GSM-AT Commands Misused, Hackers Secretly Create Covert Channels
Two researchers keen on mobile privacy and security, Alfonso Muñoz and Jorge Cuadrado found a way abusable GSM-AT command to create covert communications channels via GSM. The results will be announced at the Hack in the Box Security Conference in Amsterdam, next week.
The two security researchers first made a mobile phone. To Munoz’s surprise, creating a covert communication channel over the GSM network modifies the AT command in the client antenna.
After several months of research, the researchers managed to create a simple control flow using metadata and error codes in missed calls to transfer data over the GSM network without paying.
Muñoz pointed out that they dialed tens of thousands of “missed” calls (like a one-second ring harassing phone) within a few hours, and the SIM card was never blocked. Given the anonymity and global connectivity of this technology, the use of anonymous SIM cards by malicious attackers poses a major threat. This technique can be abused to achieve various malicious goals, such as exfiltrate information from an organization, activate remote devices, covert criminal communications, and so on.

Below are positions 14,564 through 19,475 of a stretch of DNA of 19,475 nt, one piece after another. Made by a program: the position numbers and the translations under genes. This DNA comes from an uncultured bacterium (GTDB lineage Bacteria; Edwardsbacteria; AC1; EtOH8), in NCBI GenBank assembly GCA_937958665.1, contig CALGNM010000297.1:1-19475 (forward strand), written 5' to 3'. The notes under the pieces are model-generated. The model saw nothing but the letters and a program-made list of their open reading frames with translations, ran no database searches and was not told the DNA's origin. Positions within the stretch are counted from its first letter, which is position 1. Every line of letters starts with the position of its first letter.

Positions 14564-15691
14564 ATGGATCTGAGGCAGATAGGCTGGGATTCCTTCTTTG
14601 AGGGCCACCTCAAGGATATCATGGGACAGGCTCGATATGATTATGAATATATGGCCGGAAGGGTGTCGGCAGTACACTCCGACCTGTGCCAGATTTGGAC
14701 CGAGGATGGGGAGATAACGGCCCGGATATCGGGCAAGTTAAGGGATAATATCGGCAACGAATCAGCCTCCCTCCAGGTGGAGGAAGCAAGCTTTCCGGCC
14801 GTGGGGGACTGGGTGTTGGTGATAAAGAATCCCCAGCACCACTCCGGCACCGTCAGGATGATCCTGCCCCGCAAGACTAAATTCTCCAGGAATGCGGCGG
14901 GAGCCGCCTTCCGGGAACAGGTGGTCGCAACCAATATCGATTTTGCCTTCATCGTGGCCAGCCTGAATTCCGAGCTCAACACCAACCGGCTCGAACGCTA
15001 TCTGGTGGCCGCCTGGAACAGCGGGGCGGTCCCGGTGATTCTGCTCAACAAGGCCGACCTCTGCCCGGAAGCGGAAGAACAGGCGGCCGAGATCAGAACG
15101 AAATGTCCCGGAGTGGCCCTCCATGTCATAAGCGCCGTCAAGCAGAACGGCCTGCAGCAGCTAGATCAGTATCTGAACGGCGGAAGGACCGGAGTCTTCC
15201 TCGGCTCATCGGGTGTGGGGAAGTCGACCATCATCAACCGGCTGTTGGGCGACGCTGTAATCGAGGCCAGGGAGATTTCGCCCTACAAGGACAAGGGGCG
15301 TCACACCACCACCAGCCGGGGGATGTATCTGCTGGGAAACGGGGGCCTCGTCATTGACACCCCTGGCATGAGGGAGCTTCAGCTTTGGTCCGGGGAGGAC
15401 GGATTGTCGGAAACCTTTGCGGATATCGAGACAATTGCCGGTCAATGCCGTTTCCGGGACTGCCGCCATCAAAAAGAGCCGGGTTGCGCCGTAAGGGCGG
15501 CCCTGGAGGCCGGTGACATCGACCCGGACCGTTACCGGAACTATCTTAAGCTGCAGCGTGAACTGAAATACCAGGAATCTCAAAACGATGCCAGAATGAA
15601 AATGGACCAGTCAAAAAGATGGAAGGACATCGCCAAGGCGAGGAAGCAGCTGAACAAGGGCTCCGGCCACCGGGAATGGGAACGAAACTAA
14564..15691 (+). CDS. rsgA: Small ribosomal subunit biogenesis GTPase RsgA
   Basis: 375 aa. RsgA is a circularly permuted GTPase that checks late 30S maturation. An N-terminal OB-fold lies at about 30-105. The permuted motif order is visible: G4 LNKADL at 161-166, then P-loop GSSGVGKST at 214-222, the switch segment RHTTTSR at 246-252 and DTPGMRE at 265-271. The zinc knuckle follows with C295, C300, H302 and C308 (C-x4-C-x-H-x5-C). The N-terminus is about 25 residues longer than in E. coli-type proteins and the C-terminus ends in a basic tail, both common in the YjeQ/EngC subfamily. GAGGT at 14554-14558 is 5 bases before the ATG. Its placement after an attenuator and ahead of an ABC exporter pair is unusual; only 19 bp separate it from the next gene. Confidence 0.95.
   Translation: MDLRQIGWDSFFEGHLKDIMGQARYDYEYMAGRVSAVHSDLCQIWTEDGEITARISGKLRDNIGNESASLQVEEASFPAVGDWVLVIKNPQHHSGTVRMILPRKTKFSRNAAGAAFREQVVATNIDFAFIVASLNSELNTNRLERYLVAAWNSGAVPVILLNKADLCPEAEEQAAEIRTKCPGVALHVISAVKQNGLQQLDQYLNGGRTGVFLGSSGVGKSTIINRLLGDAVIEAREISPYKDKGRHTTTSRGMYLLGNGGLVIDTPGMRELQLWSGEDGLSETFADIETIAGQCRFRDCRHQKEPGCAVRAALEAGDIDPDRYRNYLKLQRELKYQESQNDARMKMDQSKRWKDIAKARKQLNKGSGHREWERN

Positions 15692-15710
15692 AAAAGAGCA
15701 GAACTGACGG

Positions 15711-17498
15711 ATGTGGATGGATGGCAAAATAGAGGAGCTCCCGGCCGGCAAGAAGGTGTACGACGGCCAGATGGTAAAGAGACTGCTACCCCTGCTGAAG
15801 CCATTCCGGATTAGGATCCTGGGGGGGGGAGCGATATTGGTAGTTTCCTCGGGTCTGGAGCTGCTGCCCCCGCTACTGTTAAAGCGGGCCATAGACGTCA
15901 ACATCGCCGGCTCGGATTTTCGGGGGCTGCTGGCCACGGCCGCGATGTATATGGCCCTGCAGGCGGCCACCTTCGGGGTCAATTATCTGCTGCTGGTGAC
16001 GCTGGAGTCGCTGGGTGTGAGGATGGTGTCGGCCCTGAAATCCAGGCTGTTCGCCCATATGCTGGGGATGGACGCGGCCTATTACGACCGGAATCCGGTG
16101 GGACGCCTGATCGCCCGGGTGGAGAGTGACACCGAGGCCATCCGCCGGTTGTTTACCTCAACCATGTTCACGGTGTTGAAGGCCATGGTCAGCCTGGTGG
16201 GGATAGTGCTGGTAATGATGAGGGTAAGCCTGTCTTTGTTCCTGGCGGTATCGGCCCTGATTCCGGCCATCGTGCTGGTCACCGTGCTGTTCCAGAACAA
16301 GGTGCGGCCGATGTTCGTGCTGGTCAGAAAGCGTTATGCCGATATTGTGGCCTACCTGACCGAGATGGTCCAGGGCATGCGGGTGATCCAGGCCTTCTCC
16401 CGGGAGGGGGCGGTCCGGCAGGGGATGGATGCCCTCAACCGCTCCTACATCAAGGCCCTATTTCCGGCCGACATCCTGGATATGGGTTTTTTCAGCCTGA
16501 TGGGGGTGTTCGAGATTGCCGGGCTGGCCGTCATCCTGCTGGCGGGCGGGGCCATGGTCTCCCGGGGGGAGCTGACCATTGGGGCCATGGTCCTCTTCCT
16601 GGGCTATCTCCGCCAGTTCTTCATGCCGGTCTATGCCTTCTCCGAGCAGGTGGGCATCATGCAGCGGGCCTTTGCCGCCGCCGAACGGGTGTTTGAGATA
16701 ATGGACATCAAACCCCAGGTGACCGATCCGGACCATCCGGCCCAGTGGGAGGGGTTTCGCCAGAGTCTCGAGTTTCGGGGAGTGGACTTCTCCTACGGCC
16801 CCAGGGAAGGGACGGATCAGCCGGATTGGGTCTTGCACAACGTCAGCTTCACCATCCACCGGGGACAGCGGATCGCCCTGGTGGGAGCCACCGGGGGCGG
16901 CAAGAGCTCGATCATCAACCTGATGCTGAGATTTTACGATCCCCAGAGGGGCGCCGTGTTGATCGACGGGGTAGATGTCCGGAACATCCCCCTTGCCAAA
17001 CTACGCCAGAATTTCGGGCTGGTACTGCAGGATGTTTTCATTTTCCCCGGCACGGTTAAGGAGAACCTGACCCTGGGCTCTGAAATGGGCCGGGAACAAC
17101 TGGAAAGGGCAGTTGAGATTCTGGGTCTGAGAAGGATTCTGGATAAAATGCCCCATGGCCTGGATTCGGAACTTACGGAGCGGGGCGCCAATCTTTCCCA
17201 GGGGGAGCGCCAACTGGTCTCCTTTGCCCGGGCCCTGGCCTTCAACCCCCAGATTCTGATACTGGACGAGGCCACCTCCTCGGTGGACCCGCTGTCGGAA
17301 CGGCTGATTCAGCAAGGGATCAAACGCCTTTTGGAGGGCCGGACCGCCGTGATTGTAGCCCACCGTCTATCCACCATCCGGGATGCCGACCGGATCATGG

Worryingly, this attack technique is cheap and easy to obtain. Munoz said that less than 50 euros can buy the necessary components from most online DIY hardware stores.
Since this type of attack uses the GSM network standard protocol, all GSM networks are vulnerable to such attacks. Munoz said that there is currently no real solution. The only thing an operator can do is to monitor the calling behavior of the SIM card and block it when it finds that its behavior is too different from other users.
Despite this, it is still impossible to ensure that the attack can be detected and prevented. The reason is that the attack can adjust the covert channel to avoid it and increase the detection difficulty.